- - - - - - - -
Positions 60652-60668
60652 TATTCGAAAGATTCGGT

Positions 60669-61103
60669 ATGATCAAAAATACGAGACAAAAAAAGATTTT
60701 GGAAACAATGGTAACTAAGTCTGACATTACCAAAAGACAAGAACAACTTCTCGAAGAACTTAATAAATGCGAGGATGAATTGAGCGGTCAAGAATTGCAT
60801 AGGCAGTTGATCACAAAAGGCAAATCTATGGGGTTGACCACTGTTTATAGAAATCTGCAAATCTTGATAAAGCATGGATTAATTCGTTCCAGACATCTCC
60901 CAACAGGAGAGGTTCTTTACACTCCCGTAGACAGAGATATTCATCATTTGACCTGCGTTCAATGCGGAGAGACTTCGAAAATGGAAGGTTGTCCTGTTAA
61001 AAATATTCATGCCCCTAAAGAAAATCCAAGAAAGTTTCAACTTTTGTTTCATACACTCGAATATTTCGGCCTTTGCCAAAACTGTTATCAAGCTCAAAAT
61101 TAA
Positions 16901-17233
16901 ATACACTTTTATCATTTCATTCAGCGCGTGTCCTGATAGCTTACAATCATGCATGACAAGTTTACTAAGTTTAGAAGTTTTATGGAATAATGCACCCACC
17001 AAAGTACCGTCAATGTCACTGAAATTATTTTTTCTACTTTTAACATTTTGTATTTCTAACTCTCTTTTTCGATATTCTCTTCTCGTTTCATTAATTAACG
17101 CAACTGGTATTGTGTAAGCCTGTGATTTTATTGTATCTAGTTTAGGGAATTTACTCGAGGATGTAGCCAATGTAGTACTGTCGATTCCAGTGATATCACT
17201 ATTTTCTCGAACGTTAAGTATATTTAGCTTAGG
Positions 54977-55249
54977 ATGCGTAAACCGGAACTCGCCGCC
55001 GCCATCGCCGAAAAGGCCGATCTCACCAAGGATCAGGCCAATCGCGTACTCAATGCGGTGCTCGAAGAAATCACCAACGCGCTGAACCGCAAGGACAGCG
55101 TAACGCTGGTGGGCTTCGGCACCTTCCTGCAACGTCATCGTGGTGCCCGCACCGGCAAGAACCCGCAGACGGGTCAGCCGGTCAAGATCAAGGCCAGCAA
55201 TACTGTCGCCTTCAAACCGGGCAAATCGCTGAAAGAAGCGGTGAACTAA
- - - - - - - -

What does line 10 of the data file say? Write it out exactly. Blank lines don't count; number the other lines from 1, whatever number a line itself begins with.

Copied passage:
Positions 16901-17233